“Industrial hemp can play an important role in providing sustained nutritional options for bees during the cropping season,” reads a study published this month in Biomass and Bioenergy. Because there are few other crops that pollinate in the region during the same time period, Colorado State University researchers set 10 traps in northern Colorado industrial hemp fields and collected bees over the course of five days during the peak of the flowering season to determine whether hemp could be “a potentially valuable source of pollen for foraging bees.”
“Industrial hemp, (Cannabis sativa L.), one of the earliest crops spun for fiber, is now used for a variety of commercial products including paper, textiles, clothing, biodegradable plastics, biofuel, food, animal feed etc., all of which are derived from hemp fiber or seeds,” says the study. “Being wind pollinated, dioecious and staminate hemp plants produce large amounts of pollen that are attractive to bees.”
“A total of 23 different genera of bees were collected of which the European honeybee, Apis mellifera at 38% of the total abundance was the most dominant followed by Melissodes bimaculata at 25% and Peponapis pruinosa at 16%. These three genera made up nearly 80% of the total abundance.”
“While hemp does not produce any nectar, the pollen rich nature of the flowers can make hemp an ecologically valuable crop.”
The significance of this study lies in that it can help ecologists tackle the issue of declining bee populations, which play a vital role in maintaining “sustainable productivity in natural and agricultural ecosystems.”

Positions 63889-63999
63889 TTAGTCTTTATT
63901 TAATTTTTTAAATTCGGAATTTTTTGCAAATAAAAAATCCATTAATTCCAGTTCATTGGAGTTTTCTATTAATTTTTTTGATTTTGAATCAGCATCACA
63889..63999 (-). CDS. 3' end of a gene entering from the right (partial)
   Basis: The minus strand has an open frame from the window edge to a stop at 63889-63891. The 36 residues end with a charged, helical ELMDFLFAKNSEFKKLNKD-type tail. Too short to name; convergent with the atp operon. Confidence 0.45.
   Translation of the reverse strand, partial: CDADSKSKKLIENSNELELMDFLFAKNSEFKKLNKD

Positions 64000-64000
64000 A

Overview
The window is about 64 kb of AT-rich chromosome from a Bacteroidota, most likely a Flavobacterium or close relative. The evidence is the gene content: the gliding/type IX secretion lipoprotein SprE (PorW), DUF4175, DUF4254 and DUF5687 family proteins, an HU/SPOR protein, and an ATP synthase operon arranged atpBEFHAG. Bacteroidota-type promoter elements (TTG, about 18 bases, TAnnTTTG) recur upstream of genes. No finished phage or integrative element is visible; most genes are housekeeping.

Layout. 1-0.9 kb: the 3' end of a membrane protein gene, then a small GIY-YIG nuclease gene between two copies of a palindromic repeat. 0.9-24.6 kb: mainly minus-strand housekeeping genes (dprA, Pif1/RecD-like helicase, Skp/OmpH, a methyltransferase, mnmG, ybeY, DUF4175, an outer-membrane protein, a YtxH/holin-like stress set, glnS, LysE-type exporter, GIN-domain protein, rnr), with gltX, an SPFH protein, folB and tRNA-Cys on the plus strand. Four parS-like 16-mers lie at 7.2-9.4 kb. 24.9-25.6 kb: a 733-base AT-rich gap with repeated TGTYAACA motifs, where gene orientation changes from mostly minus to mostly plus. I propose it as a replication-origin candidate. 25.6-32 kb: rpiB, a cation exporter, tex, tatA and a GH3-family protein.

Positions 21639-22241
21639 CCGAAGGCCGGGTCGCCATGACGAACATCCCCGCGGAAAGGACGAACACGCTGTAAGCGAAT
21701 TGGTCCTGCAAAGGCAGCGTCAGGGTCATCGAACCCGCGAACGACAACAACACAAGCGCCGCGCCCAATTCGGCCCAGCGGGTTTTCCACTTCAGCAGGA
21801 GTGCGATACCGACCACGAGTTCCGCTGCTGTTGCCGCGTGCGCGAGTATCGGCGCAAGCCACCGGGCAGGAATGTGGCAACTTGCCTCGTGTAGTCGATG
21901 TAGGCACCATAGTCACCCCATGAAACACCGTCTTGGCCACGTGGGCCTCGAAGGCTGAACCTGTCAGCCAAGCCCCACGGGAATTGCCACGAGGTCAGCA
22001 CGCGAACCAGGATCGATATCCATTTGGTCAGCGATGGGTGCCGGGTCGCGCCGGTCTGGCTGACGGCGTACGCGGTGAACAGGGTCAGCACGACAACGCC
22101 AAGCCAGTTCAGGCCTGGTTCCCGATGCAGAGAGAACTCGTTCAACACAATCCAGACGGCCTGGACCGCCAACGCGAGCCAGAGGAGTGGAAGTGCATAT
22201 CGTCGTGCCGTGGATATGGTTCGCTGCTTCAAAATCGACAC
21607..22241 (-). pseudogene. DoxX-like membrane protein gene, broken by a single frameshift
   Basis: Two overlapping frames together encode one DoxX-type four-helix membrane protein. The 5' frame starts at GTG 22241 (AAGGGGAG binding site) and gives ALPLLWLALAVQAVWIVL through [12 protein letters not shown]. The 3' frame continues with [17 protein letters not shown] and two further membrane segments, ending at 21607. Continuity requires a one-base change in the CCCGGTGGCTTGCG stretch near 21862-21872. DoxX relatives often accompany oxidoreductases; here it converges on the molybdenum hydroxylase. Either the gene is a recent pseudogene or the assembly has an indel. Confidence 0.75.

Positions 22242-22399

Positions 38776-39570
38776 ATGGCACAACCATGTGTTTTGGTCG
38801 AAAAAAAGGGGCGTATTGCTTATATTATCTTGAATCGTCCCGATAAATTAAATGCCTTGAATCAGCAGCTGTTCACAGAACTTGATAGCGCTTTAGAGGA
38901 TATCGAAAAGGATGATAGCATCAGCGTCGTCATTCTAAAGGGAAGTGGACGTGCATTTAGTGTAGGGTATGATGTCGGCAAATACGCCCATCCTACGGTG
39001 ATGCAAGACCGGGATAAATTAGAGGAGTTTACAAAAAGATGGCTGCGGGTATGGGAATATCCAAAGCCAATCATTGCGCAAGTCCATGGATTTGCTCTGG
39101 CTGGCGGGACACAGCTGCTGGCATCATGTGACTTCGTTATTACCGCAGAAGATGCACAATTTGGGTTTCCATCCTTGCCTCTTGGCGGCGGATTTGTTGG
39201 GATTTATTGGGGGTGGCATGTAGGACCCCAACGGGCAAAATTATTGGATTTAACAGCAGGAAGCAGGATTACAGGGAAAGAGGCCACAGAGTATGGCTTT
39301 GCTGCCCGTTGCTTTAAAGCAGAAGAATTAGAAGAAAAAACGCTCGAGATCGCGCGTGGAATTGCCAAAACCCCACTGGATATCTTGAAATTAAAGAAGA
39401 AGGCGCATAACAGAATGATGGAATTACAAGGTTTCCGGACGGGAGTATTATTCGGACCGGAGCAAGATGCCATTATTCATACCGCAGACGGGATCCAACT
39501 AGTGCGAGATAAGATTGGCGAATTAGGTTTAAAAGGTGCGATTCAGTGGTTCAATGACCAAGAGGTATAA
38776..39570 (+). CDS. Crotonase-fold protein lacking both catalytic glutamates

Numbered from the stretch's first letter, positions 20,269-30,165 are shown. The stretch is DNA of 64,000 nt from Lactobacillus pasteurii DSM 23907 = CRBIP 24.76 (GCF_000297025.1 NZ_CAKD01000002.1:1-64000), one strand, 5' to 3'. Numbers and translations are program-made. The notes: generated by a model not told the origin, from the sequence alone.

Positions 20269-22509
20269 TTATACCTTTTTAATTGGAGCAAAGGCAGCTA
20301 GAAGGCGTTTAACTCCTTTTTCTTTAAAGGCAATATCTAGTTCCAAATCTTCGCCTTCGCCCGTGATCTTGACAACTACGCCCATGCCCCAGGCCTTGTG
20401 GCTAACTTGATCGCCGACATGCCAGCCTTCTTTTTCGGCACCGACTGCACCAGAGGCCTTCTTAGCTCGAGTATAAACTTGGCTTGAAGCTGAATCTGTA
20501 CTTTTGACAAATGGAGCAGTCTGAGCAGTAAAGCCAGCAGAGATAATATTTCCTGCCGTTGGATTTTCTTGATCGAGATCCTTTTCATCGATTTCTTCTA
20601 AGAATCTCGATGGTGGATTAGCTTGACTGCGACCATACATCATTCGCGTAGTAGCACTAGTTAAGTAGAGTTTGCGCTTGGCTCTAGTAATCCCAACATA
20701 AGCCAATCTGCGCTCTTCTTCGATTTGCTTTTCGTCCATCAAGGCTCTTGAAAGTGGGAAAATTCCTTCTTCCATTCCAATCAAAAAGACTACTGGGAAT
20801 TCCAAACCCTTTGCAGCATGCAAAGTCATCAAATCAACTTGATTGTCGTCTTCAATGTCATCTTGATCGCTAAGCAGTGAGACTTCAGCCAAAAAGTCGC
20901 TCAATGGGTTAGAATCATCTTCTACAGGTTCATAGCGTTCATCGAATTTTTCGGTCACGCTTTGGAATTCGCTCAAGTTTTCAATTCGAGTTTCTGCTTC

This places an enormous importance on finding a suitable crop for bees to pollinate in order to improve their habitats.
“In addition, access to crucial phytochemicals through pollen and nectar from diverse plant sources is important for improved survival and pathogen tolerance in honey bees,” the researchers wrote. “Further studies analyzing the nutritive value of hemp pollen, would provide strong evidence in support of the ecological benefits.”
Another subject the report addressed was the increase of crop infecting pests as federal legalization leads to continual hemp growing and cultivation.
“We expect insect pests on hemp to also become prevalent. Our results documenting bee diversity in flowering hemp provides the impetus for the development of integrated pest management plans that protect pollinators while controlling pests.”
Another study published in Environmental Entomology in 2019 found similar results in the potential for the hemp industry to benefit bee population numbers.
“We made repeated sweep net collections of bees visiting hemp flowers on farms in New York, which varied in both landscape context and phenotypic traits of hemp varieties. We identified all bee visitors to the species level and found that hemp supported 16 different bee species,” the study says.
“Because of its temporally unique flowering phenology, hemp has the potential to provide a critical nutritional resource to a diverse community of bees during a period of floral scarcity and thereby may help to sustain agroecosystem-wide pollination services for other crops in the landscape.”